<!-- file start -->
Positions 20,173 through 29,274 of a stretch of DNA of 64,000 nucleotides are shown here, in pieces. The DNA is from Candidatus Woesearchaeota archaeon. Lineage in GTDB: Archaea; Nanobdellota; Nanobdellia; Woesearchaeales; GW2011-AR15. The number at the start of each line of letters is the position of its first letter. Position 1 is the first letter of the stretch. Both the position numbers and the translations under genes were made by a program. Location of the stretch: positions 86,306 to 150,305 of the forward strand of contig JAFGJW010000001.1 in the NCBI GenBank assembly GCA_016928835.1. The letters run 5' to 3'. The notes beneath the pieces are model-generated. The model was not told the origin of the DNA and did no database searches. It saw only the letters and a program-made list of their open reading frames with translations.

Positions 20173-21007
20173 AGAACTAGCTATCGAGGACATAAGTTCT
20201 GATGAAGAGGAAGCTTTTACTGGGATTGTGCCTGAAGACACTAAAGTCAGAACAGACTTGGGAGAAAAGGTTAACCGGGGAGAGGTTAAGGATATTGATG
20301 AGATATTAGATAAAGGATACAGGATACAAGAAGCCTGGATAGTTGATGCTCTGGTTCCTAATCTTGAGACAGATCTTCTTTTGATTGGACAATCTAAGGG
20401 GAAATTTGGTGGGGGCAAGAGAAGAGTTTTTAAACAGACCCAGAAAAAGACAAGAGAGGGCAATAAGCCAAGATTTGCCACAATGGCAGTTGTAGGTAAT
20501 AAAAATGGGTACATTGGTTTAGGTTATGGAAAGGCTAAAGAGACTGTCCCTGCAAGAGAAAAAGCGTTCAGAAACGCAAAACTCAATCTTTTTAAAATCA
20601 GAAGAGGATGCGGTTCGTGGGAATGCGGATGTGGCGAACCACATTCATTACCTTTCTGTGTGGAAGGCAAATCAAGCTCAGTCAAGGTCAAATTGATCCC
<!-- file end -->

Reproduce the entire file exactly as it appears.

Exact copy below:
Positions 20,173 through 29,274 of a stretch of DNA of 64,000 nucleotides are shown here, in pieces. The DNA is from Candidatus Woesearchaeota archaeon. Lineage in GTDB: Archaea; Nanobdellota; Nanobdellia; Woesearchaeales; GW2011-AR15. The number at the start of each line of letters is the position of its first letter. Position 1 is the first letter of the stretch. Both the position numbers and the translations under genes were made by a program. Location of the stretch: positions 86,306 to 150,305 of the forward strand of contig JAFGJW010000001.1 in the NCBI GenBank assembly GCA_016928835.1. The letters run 5' to 3'. The notes beneath the pieces are model-generated. The model was not told the origin of the DNA and did no database searches. It saw only the letters and a program-made list of their open reading frames with translations.

Positions 20173-21007
20173 AGAACTAGCTATCGAGGACATAAGTTCT
20201 GATGAAGAGGAAGCTTTTACTGGGATTGTGCCTGAAGACACTAAAGTCAGAACAGACTTGGGAGAAAAGGTTAACCGGGGAGAGGTTAAGGATATTGATG
20301 AGATATTAGATAAAGGATACAGGATACAAGAAGCCTGGATAGTTGATGCTCTGGTTCCTAATCTTGAGACAGATCTTCTTTTGATTGGACAATCTAAGGG
20401 GAAATTTGGTGGGGGCAAGAGAAGAGTTTTTAAACAGACCCAGAAAAAGACAAGAGAGGGCAATAAGCCAAGATTTGCCACAATGGCAGTTGTAGGTAAT
20501 AAAAATGGGTACATTGGTTTAGGTTATGGAAAGGCTAAAGAGACTGTCCCTGCAAGAGAAAAAGCGTTCAGAAACGCAAAACTCAATCTTTTTAAAATCA
20601 GAAGAGGATGCGGTTCGTGGGAATGCGGATGTGGCGAACCACATTCATTACCTTTCTGTGTGGAAGGCAAATCAAGCTCAGTCAAGGTCAAATTGATCCC